When a black-clad gunman walked into New Life Church on Sunday and started shooting, he was met with the church's first line of defense: a congregant with a concealed-weapons permit and a law enforcement background.
The armed volunteer, Jeanne Assam, shot the gunman, who police said may have committed suicide. New Life's pastor credited her with saving dozens more lives.
Churches want to present an open and welcoming image, but in an era of mass-casualty shootings and terrorism threats, the violence at New Life highlights a new emphasis on security. Some of the nation's estimated 1,200 megachurches — places where more than 2,000 worshippers gather each week — have been quietly beefing up security in recent years, even using armed guards to protect the faithful. . .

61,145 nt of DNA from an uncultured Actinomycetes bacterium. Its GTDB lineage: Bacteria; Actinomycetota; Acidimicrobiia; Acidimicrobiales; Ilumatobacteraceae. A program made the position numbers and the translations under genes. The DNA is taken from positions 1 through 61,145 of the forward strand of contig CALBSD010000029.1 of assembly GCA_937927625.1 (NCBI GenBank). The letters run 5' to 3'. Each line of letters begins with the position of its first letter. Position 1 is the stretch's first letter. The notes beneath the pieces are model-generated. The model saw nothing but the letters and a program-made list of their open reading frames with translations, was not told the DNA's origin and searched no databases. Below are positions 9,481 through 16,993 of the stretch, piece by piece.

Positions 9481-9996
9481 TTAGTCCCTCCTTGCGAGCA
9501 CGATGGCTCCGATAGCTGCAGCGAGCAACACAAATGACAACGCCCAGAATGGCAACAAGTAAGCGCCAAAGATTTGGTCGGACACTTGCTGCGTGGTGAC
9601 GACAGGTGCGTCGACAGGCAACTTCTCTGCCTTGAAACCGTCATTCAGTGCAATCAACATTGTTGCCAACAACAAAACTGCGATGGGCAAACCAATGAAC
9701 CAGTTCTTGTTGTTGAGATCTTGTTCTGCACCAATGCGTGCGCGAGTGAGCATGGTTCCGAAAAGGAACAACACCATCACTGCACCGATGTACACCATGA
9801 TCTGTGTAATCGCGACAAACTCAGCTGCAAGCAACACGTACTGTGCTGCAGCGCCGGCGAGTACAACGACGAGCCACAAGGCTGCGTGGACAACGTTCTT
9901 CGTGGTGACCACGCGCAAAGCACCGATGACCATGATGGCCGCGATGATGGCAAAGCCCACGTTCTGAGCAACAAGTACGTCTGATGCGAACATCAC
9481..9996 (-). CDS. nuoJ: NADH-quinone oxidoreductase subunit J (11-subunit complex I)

American Jews have long stressed the need to safeguard their community organizations, schools and synagogues. Many groups formed security committees. . .
The Homeland Security Department created a grant program of nearly $50 million to improve security for religious and secular nonprofits considered at risk of terrorist attack.
Several groups have received individual grants, according to Homeland Security officials.
The Council on American-Islamic Relations also distributes a detailed security checklist, urging groups to build relations with local law enforcement and elected officials, report suspicious activity and hold community meetings to raise awareness of potential threats.